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Re: Shooting Raw - Histograms & ETTR
« Reply #16 on: January 04, 2015, 01:18:47 pm »

I may be wrong but as far as I qam aware raw data is just that - raw data. Information from the little 1s and 0s in the digital circuitry. It is only when you interpret those 1s and 0s are converted to jpeg-compatible output that you get the LCD image and the knowledge that a photo is over exposed. As an example, if you set your camera to 'natural' or 'landscape' or 'portrait' you will get different histograms because the camera is applying different algorithms, and as a result will get subtly different highlight/shadow warnings. So if you were going to get auto-ETTR for raw data which interpretation would you base it on?
Add to that the jpeg is 8-bit but the raw data is 12 or even 14 bit and it is this that means the raw data has about 1-stop more headroom over the jpeg data so wihtout 'converting' to a jpeg-compatible output how would the camera would need to know '1-stop more headroom than what'.

Mike,

This is not correct. The JPEG is gamma encoded, and an 8 bit gamma 2.2 image has plenty of DR. See the chart by Norman Koren.

Regards,

Bill
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spidermike

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Re: Shooting Raw - Histograms & ETTR
« Reply #17 on: January 04, 2015, 03:46:18 pm »

Mike,

This is not correct. The JPEG is gamma encoded, and an 8 bit gamma 2.2 image has plenty of DR. See the chart by Norman Koren.

Regards,

Bill

Can you explain what I said that is not correct?
I did not say a jpeg does not have sufficient DR, but what your point does suggest is that desiging an in-camera ETTR function does not need to be based on raw data.
« Last Edit: January 04, 2015, 04:06:54 pm by spidermike »
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SolarPaul

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Re: Shooting Raw - Histograms & ETTR
« Reply #18 on: January 04, 2015, 04:20:09 pm »

Wonderful photos, many on this site, are taken by really talented pros and amateurs who argue for optimising exposure for RAW and it is quality like theirs that I aspire to. Time will tell whether I have a good enough eye. I'm a newbie (to digital) and this is all theory to me at present. Very interesting, but still theory. I want to test it all out and make my own decisions about what technical skills - I imagine there will be a number - will work for me.

It is clear to me, however, that:
  • Images produced from RAW files are superior to those produced from JPEGs
  • Current cameras are designed to optimise exposure for JPEGs
  • The RAW files available for post processing are based on those JPEG optimums

It seems logical that optimising exposure for JPEGs will often but not always produce the optimum exposure for RAW processing and Bill's example of the red flower above looks to be an excellent example of this. I expect that if one is to have the "Best" RAW file to work with then care needs to be taken to ensure that the image captured:

  • Falls within the dynamic range of the sensor (by colour)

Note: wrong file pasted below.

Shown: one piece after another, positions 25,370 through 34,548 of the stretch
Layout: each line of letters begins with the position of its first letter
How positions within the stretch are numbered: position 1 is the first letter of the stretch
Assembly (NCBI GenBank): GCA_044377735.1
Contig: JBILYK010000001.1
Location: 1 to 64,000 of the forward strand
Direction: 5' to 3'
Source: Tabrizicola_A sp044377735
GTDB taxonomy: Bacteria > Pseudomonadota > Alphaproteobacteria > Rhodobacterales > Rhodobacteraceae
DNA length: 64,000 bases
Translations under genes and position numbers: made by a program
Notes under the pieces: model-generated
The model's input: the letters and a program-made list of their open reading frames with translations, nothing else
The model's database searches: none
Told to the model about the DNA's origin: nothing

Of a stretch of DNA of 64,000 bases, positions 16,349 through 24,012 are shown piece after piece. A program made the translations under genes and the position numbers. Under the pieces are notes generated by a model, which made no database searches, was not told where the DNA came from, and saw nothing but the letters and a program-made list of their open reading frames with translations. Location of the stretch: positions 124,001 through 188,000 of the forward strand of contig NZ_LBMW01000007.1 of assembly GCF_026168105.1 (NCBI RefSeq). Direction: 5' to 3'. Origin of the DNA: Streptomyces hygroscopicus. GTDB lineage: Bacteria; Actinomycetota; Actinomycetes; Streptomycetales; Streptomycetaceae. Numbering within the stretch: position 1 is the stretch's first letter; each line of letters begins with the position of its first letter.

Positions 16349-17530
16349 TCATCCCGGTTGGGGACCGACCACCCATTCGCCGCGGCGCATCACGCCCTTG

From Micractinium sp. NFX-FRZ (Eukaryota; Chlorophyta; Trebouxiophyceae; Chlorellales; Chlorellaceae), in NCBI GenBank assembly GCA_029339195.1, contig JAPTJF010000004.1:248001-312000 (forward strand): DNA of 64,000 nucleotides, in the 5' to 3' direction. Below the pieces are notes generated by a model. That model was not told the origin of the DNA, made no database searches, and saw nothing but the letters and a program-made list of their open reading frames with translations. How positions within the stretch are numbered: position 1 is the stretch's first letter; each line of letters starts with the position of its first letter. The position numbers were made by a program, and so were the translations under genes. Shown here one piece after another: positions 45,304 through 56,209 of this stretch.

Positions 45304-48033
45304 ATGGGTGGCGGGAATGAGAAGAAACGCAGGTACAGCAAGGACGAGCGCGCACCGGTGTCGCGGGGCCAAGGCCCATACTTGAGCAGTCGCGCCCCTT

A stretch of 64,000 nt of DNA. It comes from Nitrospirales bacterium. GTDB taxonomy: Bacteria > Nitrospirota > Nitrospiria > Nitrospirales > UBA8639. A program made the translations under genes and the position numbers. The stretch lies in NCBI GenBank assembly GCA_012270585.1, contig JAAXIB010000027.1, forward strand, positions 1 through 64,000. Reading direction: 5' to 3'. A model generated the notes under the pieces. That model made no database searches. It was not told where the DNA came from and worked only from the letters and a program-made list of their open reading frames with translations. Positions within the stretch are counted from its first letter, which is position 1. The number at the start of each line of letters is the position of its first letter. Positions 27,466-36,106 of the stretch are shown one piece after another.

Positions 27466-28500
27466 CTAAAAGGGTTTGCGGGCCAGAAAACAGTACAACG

• Where the dynamic range of the scene is wider than the sensor then the photographer should be able to choose what parts are sacrificed (which areas should be allowed to clip or block)
  • Where the dynamic range of the scene is lower than the sensor then proponents of ETTR argue that noise will be minimised if the RAW image maximises photon capture through increased aperture or slower shutter speed (move the histogram to the right with subsequent pull back in "development")

Opponents of optimum exposure for RAW (I now understand that ETTR is just one aspect of this) often argue, amongst other things, that shots are missed while practitioners fiddle around with exposure and that there is a real danger of "falling off the edge" (clipping highlights). This is probably true but it appears to me that that isn't because there is anything wrong with the objectives but with the tools which are set up to produce different things (JPEGs), thereby forcing practitioners who want the best "to fiddle around in the dark".

One objection to ETTR and its counterpart DTTL that does concern me, though, is the issue colours being affected and how much effort is required to "correct" or manage this in post processing. Bill alludes to this in his post above re the red flower. I would like to understand this better and any input or discussion on this would be much appreciated.

Regardless of any constraints on ETTR/DTTL from colour issues, arguing that exposure for JPEGs is "proper" exposure for RAW just doesn't make sense to me.  Even without any real hands on experience yet it seems sensible and logical to me that my camera should offer a choice of 2 exposure modes:

  • Optimise exposure for JPEG - pretty much as is
  • Optimise exposure for RAW - giving me a choice of parameters that I can choose / set so that I can realise my vision
« Last Edit: January 04, 2015, 06:12:19 pm by SolarPaul »
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bjanes

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Re: Shooting Raw - Histograms & ETTR
« Reply #19 on: January 04, 2015, 04:34:06 pm »

Can you explain what I said that is not correct?
I did not say a jpeg does not have sufficient DR, but what your point does suggest is that desiging an in-camera ETTR function does not need to be based on raw data.

Mike,

I beg your pardon. Since you mentioned 8 bit JPEG and then 12 or 14 bit raw, I assumed that you were talking about a DR limitation. So what was your point in discussing bit depth? Obviously, a raw histogram requires raw data. :)

Bill